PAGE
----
It was unclear coming out of oral arguments back in March what direction a majority was leaning on those issues. The justices definitely seemed uncomfortable with the idea of going through all 450 provisions, all 2,700 pages and picking what should stay and what should go, but again we will have to wait and see on that.

The next question is kind of a separate, but related issue dealing with the Expanded Medicaid program under the new health care, under the health care law. States are challenging that saying they are being -- that this program unfairly steps on state's rights.

Kind of, quote/unquote, "coercing" them to have to take part and take on more of the cost to take part in this Expanded Medicaid program. Many options before the justices, but all eyes really are going to be on the individual mandate because that's really the centerpiece of it all.

Does the individual mandate stay or does it go and what is the reasoning behind the justice decision. That's what we will be reading carefully for come just about 10:00.

BANFIELD: It is very unusual to hear such a din of activity behind a reporter in front of the Supreme Court at 6:00 in the morning on the east coast.

But clearly there are a lot of people there, people who have been waiting in line to get in. It sounds like they are putting crowd control, you know, those big iron bars, right.

BOLDUAN: It's separate and different from the case that we're hearing at the same time the Supreme Court building itself is undergoing some facade working and some fixing. So we're dealing with construction noise as well.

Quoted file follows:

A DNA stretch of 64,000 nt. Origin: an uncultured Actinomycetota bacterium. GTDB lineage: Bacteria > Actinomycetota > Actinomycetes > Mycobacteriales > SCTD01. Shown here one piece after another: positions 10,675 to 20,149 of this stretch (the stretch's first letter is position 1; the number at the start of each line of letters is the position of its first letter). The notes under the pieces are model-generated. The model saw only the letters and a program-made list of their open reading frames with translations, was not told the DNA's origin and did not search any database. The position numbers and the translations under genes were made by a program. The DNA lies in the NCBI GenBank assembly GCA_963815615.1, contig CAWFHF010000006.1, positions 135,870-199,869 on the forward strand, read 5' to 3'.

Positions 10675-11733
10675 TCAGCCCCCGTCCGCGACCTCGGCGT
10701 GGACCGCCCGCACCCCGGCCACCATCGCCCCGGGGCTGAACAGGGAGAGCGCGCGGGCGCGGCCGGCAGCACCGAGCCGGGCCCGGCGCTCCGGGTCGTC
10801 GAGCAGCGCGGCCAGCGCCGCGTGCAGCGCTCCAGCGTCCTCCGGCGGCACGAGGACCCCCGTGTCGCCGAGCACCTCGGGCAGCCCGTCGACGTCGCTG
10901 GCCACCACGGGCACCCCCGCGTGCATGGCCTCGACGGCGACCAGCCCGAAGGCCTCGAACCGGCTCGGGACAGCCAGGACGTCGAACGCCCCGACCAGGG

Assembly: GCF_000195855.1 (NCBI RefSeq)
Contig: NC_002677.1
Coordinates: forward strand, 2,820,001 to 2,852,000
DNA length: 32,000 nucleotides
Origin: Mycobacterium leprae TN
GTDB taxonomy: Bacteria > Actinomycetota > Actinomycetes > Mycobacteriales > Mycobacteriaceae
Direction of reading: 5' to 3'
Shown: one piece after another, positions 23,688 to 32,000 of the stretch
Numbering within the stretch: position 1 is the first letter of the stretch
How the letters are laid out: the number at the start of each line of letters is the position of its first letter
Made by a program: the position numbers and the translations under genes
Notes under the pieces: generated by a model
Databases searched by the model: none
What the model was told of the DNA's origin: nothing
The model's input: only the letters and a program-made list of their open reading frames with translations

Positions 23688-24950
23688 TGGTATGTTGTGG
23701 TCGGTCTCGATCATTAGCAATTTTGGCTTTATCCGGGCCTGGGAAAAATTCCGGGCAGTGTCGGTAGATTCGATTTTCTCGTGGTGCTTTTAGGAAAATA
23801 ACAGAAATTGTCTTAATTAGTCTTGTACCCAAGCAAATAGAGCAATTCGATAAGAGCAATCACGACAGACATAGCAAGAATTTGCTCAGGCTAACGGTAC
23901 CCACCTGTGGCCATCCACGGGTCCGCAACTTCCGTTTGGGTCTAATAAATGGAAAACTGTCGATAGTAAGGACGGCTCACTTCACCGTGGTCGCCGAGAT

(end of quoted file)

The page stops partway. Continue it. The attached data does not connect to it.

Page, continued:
BANFIELD: I was wondering if they were hammering to get in the front doors.

BOLDUAN: That was me, yes.

BANFIELD: Let me throw one other really crazy wild card out there. When we put the graphic up, which we call the wait until 2014, which I think a lot of people would be wondering why 2014. It should be happening today.

It is the whole issue of tax, whether that individual mandate that you were just talking about can be considered a tax and if it is a tax, that's not something the Supreme Court can actually even decide upon until the tax is in place.

BOLDUAN: This was very interesting. This was not actually raised by either side in the case. This was raised by a lower court and has to do with as you said the tax issue.

It is a little known very old federal law known as the anti-injunction act dating back to the 19th Century that says you cannot sue, you cannot challenge a tax until the tax has gone into place, until the tax has been levied.

Well, there has been an argument in the lower court because this penalty, this fee if you do not purchase health insurance is going to be paid through your tax returns, through the IRS, because of that it is considered a tax.

And because individual mandate hasn't gone into effect until 2014, the states can challenge that individual mandate. That quote/unquote "tax" until it goes into effect. It is unlikely the justices will take this quote/unquote "legal time-out."

They seemed during oral arguments, Ashleigh, like they wanted to move far beyond that and that they wanted get to the key question in this case. But again, we'll see. Some are calling it the sleeper issue of this case.